Happy Thanksgiving to all.

I am sitting in a hotel near Washington, DC, listening to some Republican candidates howling on TV about Syrian refugees, terrorism, all lives mattering and all the tropes in their vast repertoire….

Two days ago, I was walking around Terminal D at DFW airport. The terminal was practically empty, and a disaffected waiter hailed me, advertising his lunch menu. I needed to eat, so I took a table. I am white. A few minutes later, a black lady came to the restaurant, holding her boarding pass. The waiter’s reaction? “We don’t take vouchers here.” The lady just wanted to know which way to walk towards her gate, yet the waiter’s “read” was that she was in need of a “favor” and his reaction was to try to get rid of her. Over the course of my meal, white passengers were invited in, black passengers ignored.

At what point will all of us realize that “Black Lives Matter” has the word “Equally” unmentioned and yet powerfully present? The young black activists are not begging for favors, they are demanding justice and equality. I may quibble with their methods sometimes, but not with the reasons behind their protests. Republican presidential candidates harp on the methods in a disingenuous attempt to ignore the cause behind the protests.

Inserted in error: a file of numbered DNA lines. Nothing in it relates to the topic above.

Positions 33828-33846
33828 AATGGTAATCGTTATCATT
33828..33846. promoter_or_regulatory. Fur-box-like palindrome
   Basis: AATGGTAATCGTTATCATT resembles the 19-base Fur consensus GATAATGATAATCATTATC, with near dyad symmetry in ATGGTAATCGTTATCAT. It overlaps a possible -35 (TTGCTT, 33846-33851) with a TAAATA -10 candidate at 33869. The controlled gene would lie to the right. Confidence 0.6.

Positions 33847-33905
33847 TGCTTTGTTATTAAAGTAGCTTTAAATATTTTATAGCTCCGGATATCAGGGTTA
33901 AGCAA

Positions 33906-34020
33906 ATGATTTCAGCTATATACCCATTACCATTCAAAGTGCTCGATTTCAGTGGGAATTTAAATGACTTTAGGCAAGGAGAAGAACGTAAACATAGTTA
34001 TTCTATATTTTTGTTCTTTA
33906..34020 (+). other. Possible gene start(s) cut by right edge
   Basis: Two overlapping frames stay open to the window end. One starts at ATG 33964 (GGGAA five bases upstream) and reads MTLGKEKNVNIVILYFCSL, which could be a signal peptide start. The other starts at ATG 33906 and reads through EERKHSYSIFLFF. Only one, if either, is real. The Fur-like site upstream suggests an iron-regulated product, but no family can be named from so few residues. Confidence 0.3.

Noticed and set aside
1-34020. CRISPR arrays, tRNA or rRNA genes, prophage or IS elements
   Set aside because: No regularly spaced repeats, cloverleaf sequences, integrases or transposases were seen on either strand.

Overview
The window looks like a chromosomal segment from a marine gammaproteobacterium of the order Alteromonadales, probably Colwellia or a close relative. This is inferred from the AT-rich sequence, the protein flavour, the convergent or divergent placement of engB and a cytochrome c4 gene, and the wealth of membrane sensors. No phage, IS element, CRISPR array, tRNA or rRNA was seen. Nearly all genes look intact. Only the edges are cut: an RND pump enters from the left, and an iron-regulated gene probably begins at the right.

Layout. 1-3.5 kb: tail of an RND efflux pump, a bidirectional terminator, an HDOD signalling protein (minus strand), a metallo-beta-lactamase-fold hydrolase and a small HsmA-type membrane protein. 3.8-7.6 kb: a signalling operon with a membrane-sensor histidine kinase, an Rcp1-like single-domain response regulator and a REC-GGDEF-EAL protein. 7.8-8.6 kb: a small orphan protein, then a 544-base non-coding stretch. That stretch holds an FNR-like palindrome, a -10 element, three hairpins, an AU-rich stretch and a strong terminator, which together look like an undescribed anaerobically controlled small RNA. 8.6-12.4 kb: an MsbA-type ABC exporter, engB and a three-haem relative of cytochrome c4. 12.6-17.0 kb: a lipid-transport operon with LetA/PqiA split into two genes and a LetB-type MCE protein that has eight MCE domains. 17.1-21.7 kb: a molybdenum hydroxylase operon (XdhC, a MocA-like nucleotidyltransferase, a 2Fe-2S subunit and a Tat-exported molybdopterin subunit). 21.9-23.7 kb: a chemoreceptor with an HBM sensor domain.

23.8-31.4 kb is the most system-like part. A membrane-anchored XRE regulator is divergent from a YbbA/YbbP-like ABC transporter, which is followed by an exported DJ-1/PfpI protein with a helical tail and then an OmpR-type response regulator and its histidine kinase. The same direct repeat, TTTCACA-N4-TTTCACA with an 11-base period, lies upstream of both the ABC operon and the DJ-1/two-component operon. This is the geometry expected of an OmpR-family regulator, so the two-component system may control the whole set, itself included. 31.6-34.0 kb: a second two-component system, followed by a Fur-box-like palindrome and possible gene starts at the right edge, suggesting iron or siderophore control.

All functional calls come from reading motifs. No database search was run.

I think back sometimes on the time I spent volunteering in elementary schools in the DC area. The student population was all African-American or, sometimes, comprised Latinos as well. The kids saw me as someone interesting, there to help them. They sometimes tugged at my sleeve asking “Are you with the music people?” I felt good, but could not help thinking:” If I were a black lady of a certain age in an all-white school, wearing the same jeans and sweater, students would assume I am the cleaning staff.” That is where racism starts, in the assumption that perceived differences – skin color, gender, religion, sexuality – lead to “otherness” and potentially danger. Racism does not start in the hearts and rhetoric of politicians, but it flourishes there because it senses that it exists to some degree in all of us.

After all this rather depressing talk, what am I thankful for, then, except for the deeply individual joys of a loving family and continued health? I am thankful for those of us who, braver than I, take on the challenge of fighting for a better world, where differences in skin color, culture, religion etc… are to be explored, cherished, seen as a source of enrichment, both individually and for society at large. I am thankful that we have 3 presidential candidates on the Democratic side who represent my values. We must all stand up for where we need to be as a nation. Not be discouraged by talk of the Koch brothers’ wealth. One citizen, one vote. Let’s turn them out!

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